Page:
Changes to landlord Capital Gains Tax rules

Changes in relation to Principal Private Residence (PPR) and letting relief are expected to come into force in April 2020.

This would mean that landlords who currently rent out a property they have previously lived in could be facing a higher tax bill when they come to sell the property. If you have never lived in your rental property, the changes will not impact you.

The proposals are being consulted on and the anticipated changes are as follows:

  • The final period exemption will be reduced from 18 months to 9 months
  • Letting relief will be reformed so that it only applies where an owner is in shared occupancy with a tenant

These changes follow several moves which may deter people from holding property as an investment.

Restrictions on the deductibility of mortgage interest relief, increases in stamp charges on the purchase of second homes and the recent announcement that no fault evictions could be banned have caused some landlords to consider their options.

Final period exemption reduced to 9 months

At present, you get relief from Capital Gains Tax (CGT) for the period you lived in your property plus the last 18 months of ownership – even if you weren’t living in it at the time.

From April 2020, only the last nine months of ownership of a property that has been the taxpayer’s main residence will attract relief, instead of the last 18 months of ownership.

This period is extended to 36 months for persons who are disabled or resident in a care home and these special rules will continue to apply.

Letting relief

The change to letting relief will likely have a bigger impact for most landlords.

Letting relief only applies where you have lived in a property as your main residence in the past. Currently, lettings relief provides up to £40,000 of relief or £80,000 for a couple to people who rent a property that they have previously lived in as their main home.

From April 2020, the relief will only apply where the owner is sharing occupancy of the home with a tenant. In most cases landlords do not share occupancy so the relief will cease to apply.

Impact of proposed changes

The best way to understand the proposed change is to look at an example.

Assume the following apply:

  • The landlord has owned the property for 10 years
  • The landlord lived in the property for the first two and a half years of ownership
  • They rented the property to tenants after they moved out
  • They made a gain of £100,000
  • The client has used up their annual exemption – the amount of gain which is tax free
  • They are a higher rate taxpayer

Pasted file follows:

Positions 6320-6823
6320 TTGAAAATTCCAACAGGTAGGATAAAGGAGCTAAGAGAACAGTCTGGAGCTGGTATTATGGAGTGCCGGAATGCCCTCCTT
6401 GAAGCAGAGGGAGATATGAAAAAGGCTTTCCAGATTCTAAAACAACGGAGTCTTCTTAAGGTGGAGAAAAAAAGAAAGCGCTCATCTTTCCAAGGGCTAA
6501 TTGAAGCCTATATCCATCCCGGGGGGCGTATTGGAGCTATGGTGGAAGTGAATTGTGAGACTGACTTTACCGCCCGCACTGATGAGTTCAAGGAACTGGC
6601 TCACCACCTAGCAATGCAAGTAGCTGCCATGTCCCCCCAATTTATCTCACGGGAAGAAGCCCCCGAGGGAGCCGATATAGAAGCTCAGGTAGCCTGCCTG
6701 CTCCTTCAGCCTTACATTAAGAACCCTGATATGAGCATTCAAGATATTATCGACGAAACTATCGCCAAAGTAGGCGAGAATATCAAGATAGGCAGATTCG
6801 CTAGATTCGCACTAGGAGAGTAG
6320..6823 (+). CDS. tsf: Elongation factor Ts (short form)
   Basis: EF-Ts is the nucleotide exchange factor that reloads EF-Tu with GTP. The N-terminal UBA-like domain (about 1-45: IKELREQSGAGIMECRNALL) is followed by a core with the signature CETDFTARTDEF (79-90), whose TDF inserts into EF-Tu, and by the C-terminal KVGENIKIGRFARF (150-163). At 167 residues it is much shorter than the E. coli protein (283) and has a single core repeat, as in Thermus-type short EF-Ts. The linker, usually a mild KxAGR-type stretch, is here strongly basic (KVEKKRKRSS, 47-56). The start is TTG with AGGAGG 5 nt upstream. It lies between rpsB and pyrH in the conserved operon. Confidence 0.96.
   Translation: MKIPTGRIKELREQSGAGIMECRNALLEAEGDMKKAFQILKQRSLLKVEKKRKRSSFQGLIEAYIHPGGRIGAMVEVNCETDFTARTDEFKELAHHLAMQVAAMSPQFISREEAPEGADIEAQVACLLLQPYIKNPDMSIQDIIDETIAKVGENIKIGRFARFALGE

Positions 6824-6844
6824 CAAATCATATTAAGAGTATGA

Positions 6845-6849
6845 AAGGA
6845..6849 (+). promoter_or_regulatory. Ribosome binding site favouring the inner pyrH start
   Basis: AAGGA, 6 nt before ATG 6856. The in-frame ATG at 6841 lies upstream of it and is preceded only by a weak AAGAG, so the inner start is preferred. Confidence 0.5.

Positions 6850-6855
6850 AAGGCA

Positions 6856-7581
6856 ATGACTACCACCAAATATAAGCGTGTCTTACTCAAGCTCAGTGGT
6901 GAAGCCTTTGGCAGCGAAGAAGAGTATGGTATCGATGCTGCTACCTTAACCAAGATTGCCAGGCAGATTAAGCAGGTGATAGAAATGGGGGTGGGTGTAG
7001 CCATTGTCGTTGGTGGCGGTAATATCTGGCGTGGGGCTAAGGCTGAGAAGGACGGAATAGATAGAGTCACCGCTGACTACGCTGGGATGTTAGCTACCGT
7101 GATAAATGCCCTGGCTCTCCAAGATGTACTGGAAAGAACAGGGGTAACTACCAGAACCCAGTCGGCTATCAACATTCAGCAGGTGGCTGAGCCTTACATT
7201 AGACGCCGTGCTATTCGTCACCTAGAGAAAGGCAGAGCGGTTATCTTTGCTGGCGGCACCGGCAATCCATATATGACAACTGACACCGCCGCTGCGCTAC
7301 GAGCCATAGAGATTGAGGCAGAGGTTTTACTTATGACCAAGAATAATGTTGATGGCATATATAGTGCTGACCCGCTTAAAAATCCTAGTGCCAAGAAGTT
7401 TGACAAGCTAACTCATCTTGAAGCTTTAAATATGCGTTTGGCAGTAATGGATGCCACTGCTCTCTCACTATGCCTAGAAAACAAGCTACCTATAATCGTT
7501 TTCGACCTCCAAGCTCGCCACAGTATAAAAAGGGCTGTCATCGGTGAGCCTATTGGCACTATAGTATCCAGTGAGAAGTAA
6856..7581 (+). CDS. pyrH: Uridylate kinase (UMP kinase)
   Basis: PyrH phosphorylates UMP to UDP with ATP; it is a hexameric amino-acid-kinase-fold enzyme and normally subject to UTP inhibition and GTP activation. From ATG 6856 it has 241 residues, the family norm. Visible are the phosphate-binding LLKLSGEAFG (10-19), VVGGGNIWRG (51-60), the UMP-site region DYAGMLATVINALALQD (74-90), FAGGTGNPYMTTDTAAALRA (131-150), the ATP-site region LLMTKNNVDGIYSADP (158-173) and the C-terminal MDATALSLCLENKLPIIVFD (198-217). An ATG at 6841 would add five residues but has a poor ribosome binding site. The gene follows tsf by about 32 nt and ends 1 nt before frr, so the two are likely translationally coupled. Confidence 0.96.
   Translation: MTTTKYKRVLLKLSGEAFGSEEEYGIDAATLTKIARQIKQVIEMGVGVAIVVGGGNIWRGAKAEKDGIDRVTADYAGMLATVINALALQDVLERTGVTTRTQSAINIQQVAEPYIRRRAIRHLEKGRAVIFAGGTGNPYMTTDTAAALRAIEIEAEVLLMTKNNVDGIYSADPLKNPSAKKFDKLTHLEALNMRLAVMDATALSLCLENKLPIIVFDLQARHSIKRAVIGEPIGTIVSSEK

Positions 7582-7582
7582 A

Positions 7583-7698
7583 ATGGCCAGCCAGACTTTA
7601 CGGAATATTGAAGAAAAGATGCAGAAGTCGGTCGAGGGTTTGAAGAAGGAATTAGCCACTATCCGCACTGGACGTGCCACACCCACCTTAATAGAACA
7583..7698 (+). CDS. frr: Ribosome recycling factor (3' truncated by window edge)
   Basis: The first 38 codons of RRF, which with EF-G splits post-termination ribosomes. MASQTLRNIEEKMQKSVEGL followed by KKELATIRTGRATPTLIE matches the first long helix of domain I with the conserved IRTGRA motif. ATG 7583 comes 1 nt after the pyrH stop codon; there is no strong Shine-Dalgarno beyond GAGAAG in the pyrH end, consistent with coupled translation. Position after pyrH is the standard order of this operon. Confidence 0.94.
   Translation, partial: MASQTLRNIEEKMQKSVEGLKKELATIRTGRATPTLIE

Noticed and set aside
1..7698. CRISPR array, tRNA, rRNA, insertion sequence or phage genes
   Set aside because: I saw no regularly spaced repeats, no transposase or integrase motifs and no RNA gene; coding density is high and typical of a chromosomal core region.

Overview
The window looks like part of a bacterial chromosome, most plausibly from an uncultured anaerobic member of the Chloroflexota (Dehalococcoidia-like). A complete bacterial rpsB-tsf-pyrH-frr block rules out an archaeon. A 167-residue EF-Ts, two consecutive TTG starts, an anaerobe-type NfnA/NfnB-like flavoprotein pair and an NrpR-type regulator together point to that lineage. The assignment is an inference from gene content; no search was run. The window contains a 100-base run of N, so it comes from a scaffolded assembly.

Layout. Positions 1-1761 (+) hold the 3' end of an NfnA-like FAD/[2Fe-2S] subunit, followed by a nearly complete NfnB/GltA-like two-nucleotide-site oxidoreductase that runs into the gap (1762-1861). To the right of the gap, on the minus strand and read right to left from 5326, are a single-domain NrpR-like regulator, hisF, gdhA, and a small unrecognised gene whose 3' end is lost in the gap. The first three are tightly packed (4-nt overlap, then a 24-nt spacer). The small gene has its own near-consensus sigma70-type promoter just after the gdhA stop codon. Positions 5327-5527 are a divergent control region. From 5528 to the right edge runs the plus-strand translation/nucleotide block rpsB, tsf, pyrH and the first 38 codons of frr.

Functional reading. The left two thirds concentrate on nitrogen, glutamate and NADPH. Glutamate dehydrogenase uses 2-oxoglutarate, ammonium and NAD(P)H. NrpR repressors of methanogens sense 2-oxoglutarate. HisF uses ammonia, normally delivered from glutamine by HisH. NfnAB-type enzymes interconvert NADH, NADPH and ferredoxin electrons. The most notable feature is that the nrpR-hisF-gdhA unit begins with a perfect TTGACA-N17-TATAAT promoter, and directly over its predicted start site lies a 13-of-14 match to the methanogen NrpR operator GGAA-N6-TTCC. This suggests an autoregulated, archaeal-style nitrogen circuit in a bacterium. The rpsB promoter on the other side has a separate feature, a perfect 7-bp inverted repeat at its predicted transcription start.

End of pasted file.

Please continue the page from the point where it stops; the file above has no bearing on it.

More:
Current rules


Proposed changes









PPR relief – (2.5 years plus the last 18 months)


PPR relief – (2.5 years plus the last 9 months)


Letting relief


Letting relief


Chargeable gain


Chargeable gain


In our above example, the amount of taxable gain has risen by £47,500. We also assume there is no annual exemption and the landlord pays tax on the gain at 28%. The additional tax falling due on the gain of £47,500 could therefore be an extra £13,300.

If people are currently renting out their former home and are considering selling the property soon, they will need to think about how the changes will affect their tax position and any other tax planning opportunities available.

How TaxAssist Accountants can help

We would be delighted to help you understand how the proposed changes impact your tax position and can produce a report which illustrates the tax impact on you.

In certain cases, it may be that tax planning can be considered to reduce the impact of some of the changes. For more information, please contact us online here or call our team on 0800 0523 555.

By Andy Gibbs ATT, CTA
Last updated September 2019

Disclaimer: The information provided is based on current guidance (at date of publication) from HMRC and may be subject to change. Any advice shared here is intended to inform rather than advise. Taxpayer's circumstances do vary and if you feel that the information provided is beneficial it is important that you contact us before implementation. If you take, or do not take action as a result of reading this information, before receiving our written endorsement, we will accept no responsibility for any financial loss incurred.

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